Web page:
The liberal facade behind Europe's grand refugee acceptance experiment took a big hit on Friday, when Italy's Former Prime Minister Matteo Renzi, and head of the ruling Democratic Party, said his country does not have "any moral duty to take in migrants", sharply toughening his stance over surging numbers of asylum seekers. His U-Turn follows that of Angela Merkel, who infamously accepted nearly 1 million mostly Syrian refugees in 2015, only to see a surge in terrorist attacks across Germany and Europe, and a plunge in her popularity as a result of an angry social backlash, prompting her to quietly but forcefully end Germany's "open door" policy.
Now it's Italy turn.
Recall that last week we discussed that with refugees arrivals in Italy up 20% over the same period last year, Rome threatened to close its ports to privately-funded aid boats - many of which are rumored to belong to Soros-linked organizations, or insist that funding be cut to EU countries which fail to help. Italy's interior minister Marco Minniti was angry: "They are sailing under the flags of various European countries. If the only ports where refugees are taken to are Italian, something is not working. This is the heart of the question."
One can see why Italy may be angry: with the Balkan corridor closed, Italy has emerged as the only port of entry into Europe. More than 600,000 migrants have reached Italy over the past four years, the vast majority arriving by boat from Libya. About 85,000 have come ashore this year alone, accounting for the vast majority of European migrant arrivals.
And Just like in Germany two years ago, the popular reaction is one of growing anger - especially since migrants don't get to vote. However, the question has emerged: how does a "moral", liberal Europe square up to what is a growing undercurrent of resentment toward migrants, something traditionally associated with various loathed (by the establishment) populist parties? After all, if the same establishment admitted that what the "populists" offer is the right course of action, then a political crisis would ensue.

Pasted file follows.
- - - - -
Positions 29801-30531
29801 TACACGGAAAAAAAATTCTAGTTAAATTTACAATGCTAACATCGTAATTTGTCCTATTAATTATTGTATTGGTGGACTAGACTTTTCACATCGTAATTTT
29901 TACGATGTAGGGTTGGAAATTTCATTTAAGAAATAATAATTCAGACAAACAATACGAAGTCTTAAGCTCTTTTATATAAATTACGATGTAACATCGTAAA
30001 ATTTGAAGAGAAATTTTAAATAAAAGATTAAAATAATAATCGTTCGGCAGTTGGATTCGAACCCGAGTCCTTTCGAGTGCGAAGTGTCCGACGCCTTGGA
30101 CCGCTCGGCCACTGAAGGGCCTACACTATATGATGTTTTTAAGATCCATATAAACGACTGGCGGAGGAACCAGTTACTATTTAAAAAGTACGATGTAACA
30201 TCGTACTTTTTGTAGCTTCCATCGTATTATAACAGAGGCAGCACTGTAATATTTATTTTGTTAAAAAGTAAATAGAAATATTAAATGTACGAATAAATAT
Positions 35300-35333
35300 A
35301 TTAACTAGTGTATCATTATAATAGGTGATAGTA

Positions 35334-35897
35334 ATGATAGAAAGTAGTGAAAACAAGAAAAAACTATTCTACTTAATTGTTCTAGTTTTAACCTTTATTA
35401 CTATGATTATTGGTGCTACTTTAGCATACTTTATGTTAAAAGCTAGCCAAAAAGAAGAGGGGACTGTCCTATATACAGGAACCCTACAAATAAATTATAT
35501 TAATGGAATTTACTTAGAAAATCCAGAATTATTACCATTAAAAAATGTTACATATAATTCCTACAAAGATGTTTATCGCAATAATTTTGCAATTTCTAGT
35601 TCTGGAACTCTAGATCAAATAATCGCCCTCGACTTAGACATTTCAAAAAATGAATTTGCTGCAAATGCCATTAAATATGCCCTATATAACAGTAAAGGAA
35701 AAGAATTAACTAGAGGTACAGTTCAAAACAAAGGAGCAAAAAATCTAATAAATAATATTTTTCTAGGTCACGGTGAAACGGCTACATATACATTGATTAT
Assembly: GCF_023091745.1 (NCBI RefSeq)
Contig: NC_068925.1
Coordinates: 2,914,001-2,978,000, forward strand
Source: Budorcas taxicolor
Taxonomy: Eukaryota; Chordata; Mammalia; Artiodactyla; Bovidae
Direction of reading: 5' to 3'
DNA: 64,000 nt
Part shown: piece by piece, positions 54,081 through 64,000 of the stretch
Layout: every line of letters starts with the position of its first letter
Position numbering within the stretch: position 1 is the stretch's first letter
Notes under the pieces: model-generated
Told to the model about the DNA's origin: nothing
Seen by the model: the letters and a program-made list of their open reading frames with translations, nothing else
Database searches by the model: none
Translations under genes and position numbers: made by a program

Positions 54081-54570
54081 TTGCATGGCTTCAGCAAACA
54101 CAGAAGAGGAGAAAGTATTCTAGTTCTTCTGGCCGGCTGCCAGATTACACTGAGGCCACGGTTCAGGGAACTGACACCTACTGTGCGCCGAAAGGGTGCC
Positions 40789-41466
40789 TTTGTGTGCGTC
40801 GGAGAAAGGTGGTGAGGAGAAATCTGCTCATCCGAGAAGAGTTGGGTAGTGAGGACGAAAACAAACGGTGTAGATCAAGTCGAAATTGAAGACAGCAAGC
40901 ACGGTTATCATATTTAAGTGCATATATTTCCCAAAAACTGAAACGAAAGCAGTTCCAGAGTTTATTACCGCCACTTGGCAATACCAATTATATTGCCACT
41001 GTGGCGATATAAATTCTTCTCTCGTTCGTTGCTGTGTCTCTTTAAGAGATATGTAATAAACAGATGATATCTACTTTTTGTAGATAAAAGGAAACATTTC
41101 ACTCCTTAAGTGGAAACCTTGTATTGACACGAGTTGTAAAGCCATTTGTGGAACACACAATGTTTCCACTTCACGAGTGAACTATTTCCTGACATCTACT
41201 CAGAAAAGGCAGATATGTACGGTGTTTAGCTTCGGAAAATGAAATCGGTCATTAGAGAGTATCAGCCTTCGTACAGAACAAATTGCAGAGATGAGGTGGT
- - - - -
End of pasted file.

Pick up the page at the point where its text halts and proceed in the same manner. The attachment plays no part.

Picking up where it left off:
That did not stop Italy's former PM Matteo Renzi from saying that "we need to free ourselves from a sense of guilt. We do not have the moral duty to welcome into Italy people who are worse off than ourselves," the Democratic Party leader wrote in new book, excerpts of which were released ahead of publication on the PD website.
"There has to be a fixed number of arrivals," he said, adding that Italy should help migrants in their home countries, and sounding suspiciously close like Italy's anti-immigrant parties.
Sure enough, underscoring the sensitivity of the issue - and just how hypocritical Europe's liberal crown is - Renzi's comments were swiftly removed from the website, but not before they had generated a backlash among some PD supporters, and glee in the right-wing camp.
As Reuters reports, the biggest winner from Renzi's unexpected moments of honesty, was Matteo Salvini, leader of the anti-immigrant Northern League party, who posted the deleted text on his own Twitter account. "Thanks for all the work. We will take it," Salvini wrote. "They (the PD) chatter and get embarrassed about it, while we can't wait to actually do it."
Meanwhile, Italy has found itself boxed in, with Brussels refusing to change its migrant policies even as rising popular anger means growing support for anti-establishment parties.
The upsurge in new arrivals, most of them from sub-Saharan Africa, has unsettled the Italian government, which has urged greater help from European allies in resettling the refugees. Its requests have fallen largely on deaf ears and Renzi warned on Friday that Rome would look to curb funding to EU nations that had refused to offer help.
"They are shutting their doors. We will block their funds," he said, sounding suspiciously like Turkey's Erdogan who has so far prevented a new refugee crisis in Europe by gating some 2 million migrants inside Turkey's borders.
Making matters worse, Italy's migrant crisis is pushing the balance of power away from establishment parties: last month, Renzi's PD party fared badly in local elections, losing control of 30 municipalities, including the traditional leftist stronghold of Genoa in northern Italy, with the migrant crisis increasingly weighing on the government.
Meanwhile, adding insult and injury to hypocrisy, Former European Commissioner for humanitarian affairs, Emma Bonino, caused embarrassment in PD ranks this week when she said that Renzi's government had requested in 2014 that all the migrants leaving Libya be brought to Italy. "At the beginning, we didn't realize that this was a structural problem and not a passing phase. We shot ourselves in the foot," said Bonino, a former Italian foreign minister. Oops.
Renzi of course denied her assertion on Friday, but said that in future, Italy should do more to encourage migrants to stay at home and develop their own economies.
"We need to escape from our 'do gooder' mentality," Renzi said.
To which we can only add that we are almost amazed at the speed with which Renzi, Merkel, and so much of Europe's "do gooder" liberal elite flipped its outlook on the idealistic act of accepting "people who are worse off than ourselves" the second said act starting having negative consequences on Renzi, Merkel and Europe's "do gooder" liberal slite. We would almost call this reversal glaringly hypocritical, but we are confident readers can make up their own minds.